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tribeca Artists Awards Program

The Tribeca Film Festival anounced that 13 major contemporary artists will contribute pieces to the Festival’s 2008 Artists Awards Program sponsored by Chanel. Each of these pieces will be presented to a filmmaker whose film is selected by the jury as the winner in its respective category. Participating artists are some of the industry’s most dynamic and recognizable names, including Francesco Clemente, Ross Bleckner, Don Gummer, Timothy White, John Alexander, Stephen Hannock, Renee Cox, Brandon d’Leo, Donna Ferrato, Ralph Gibson, Ryan McGinness, O Zhang. Clifford Ross will participate for a second year, and Steven Hannock will continue his participation for the seventh consecutive year.

The artwork – consisting of paintings, photographs, prints, and sculpture – will be publicly exhibited from April 23 to May 1, 2008, between the hours of 10am to 5pm, at the Kellen Gallery in the Sheila C. Johnson Design Center at Parsons The New School for Design, 66 Fifth Avenue, where New Yorkers and festival goers can view the works before they are awarded at the Tribeca Film Festival Awards Ceremony on Thursday, May 1, 2008.

The Tribeca Film Festival Artists Awards Program sponsored by Chanel was created by Festival co-founder Jane Rosenthal to celebrate New York artists and to honor downtown Manhattan after the attacks of September 11, 2001. Now in its seventh year, the Festival has grown to become internationally recognized as a major film industry event, an important economic driver for the city, and equally, a community event that engages and entertains film lovers of all ages.

“Since we began the Artists Awards Program seven years ago, we have seen how the generosity and creative vision of each artist can impact so many people and cross all mediums,” said Jane Rosenthal, co-founder of the Tribeca Film Festival. “We are so pleased to work with each of these incredibly talented artists, whose important donations help us both to make art of all kinds accessible to everyone and to support fellow artists.”

John Alexander will contribute “The Screamer,” a 2008 oil on canvas, depicting a crow and its mirror image as it cries out into the darkness. The piece, 18 by 14 inches, reflects the somber palette for which many of Alexander’s pieces are noted. Well known internationally for his commanding landscapes and careful studies of birds and nature, his work has been exhibited hundreds of solo and group exhibitions, including The Metropolitan Museum of Art, The Smithsonian, The Museum of Contemporary Art in Chicago, as well as throughout Texas, his birthplace. Mick Jagger, Robin Williams, Sylvester Stallone and Steve Martin are just a few of the notables who own Alexander works.

Ross Bleckner is the youngest artist ever to have a solo exhibition at the Guggenheim Museum and has been one of America’s most influential contemporary artists. Well-known for his large-scale paintings that frequently explore themes of remembrance and loss, he will contribute “Bonfire,” a 29 by 28 inch color aquatint etching from a series of 35.

Francesco Clemente, one of the world’s most illustrious contemporary artists, is known for oeuvres hallmarked by imagery that has been called “arresting if not haunting.” Throughout the past 30 years, he has sought to unseat conventional understanding of reality through his own unique interpretations of surrealism and expressionism. Clemente’s paintings, drawings, prints and illustrated books have been subject of numerous important exhibitions, at such places as the Solomon R. Guggenheim Museum and the Metropolitan Museum of Art, the Whitechapel Art Gallery and the Royal Academy of Arts in London, the Nationale galerie of Berlin, the Centre Georges Pompidou in Paris, Tokyo’s Sezon Museum, and many more. To the Tribeca Film Festival Artists Awards Program, he has chosen to contribute “Air,” a 27-color hand printed woodcut in the Ukiyo-e tradition with 21 woodblocks. An edition of 51, the print is 24 by 18 inches in size.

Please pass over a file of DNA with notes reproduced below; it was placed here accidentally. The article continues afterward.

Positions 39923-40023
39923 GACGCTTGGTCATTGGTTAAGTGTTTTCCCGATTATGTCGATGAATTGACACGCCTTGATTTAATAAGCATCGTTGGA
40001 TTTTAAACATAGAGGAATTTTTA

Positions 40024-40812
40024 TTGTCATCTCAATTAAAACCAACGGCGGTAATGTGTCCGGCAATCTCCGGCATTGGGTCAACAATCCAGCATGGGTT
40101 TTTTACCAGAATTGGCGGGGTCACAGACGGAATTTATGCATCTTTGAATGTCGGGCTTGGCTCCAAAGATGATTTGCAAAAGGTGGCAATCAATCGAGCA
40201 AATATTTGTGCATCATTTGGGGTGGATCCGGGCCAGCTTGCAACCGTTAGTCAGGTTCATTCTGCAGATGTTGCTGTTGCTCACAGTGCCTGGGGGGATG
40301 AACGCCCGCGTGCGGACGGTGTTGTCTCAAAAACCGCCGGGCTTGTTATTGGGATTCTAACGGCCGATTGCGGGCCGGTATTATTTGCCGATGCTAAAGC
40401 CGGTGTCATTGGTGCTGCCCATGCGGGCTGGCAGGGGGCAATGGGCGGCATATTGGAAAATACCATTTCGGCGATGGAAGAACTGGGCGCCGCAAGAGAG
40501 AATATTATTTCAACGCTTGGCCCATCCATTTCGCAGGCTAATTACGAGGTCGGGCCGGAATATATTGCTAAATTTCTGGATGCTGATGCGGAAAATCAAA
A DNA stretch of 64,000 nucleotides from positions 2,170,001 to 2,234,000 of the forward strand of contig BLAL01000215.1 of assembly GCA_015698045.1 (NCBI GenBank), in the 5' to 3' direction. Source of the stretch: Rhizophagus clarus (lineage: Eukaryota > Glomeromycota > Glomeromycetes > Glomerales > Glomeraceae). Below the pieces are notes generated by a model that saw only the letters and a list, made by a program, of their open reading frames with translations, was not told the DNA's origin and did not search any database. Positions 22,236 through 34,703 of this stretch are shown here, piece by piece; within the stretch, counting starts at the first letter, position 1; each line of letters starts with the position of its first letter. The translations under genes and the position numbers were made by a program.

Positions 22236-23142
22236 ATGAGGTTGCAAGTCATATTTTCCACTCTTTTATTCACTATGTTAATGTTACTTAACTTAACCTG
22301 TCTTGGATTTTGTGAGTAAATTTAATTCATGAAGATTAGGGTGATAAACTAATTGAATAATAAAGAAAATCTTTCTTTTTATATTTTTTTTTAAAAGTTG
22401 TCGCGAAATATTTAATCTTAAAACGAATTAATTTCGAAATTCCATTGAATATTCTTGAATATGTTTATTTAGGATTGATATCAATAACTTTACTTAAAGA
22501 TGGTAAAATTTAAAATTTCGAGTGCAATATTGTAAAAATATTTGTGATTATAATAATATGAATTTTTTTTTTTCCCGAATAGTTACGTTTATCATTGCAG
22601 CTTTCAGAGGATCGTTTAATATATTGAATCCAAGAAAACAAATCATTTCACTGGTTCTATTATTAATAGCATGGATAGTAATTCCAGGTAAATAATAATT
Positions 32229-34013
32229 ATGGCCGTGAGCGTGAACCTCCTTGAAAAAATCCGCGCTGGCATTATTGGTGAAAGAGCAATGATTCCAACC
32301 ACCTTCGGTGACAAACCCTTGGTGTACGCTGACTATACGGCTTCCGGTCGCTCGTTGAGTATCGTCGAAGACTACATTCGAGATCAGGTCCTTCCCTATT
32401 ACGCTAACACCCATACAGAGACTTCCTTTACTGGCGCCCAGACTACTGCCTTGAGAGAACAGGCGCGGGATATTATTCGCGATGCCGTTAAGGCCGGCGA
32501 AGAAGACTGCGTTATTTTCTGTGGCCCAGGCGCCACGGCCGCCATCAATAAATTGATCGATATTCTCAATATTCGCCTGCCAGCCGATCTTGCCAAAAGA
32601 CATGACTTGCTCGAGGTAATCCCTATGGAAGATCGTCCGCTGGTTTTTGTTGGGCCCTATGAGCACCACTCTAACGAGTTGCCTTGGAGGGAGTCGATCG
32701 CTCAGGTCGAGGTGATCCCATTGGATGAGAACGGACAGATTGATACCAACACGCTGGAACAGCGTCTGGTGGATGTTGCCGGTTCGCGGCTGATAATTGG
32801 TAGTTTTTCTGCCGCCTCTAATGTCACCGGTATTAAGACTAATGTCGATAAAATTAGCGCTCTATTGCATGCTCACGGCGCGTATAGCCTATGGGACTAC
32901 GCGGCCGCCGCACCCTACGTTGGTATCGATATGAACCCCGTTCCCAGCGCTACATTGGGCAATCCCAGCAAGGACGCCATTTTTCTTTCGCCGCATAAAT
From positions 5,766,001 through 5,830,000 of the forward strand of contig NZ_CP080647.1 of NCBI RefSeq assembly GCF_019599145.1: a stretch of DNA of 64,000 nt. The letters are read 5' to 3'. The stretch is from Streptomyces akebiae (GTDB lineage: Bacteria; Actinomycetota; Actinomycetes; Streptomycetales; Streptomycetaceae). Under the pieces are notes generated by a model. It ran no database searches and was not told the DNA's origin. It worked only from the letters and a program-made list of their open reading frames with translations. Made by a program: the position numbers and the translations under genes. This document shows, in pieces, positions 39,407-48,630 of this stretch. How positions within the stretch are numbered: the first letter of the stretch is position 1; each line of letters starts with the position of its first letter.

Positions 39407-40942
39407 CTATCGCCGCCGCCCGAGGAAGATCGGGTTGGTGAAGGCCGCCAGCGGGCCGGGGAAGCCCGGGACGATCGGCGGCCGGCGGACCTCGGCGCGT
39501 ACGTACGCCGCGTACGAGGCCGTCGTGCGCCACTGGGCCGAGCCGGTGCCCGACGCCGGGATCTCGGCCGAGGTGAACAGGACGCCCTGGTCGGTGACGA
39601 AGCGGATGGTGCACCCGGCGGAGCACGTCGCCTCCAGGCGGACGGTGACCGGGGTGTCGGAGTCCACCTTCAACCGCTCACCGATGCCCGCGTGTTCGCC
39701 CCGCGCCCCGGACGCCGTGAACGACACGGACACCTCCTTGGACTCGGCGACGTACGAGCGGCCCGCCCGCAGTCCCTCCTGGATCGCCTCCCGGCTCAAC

Renee Cox is one of the most controversial African-American artists working today. She has used her own body, both nude and clothed, to celebrate black womanhood and to criticize a culture she often views as sexist and racist. Her photographs provoke thought and sometimes outrage as they challenge the stereotypes of our daily lives. “Missy At Home,” her contribution to the Tribeca Film Festival Artists Awards, is a striking interpretation of the perception of race and status in our society. The vividly colored photograph depicts the artist as a wealthy, powerful woman of color being attended to by her white maid. The work is an archival digital C-print.

Brandon d’Leo’s “Verge” is a steel, rubber and concrete sculpture 21 by 19 by 9 inches in scope. The atypically angled cross leans precipitously, seemingly teetering on the brink of its foundation, only to be supported at its throat by tethering anchored firmly into its base.

Donna Ferrato is an award winning photojournalist, filmmaker and author who has captured some of the most haunting and also some of the most beautiful images of love, sex, relationships. Widely known for her photography of domestic abuse, she became acutely aware of the issue when during a shoot, she witnessed a man strike his wife. Subsequently, she has worked “to make the first and most comprehensive record of battered women in the United States” and published the best seller Living with the Enemy. Her donation, “Odeon Table,” from ‘10013’her Tribeca series, is a 24 by 30 inch handmade silver gelatin print that explores the harmonies of symmetry, shape and light.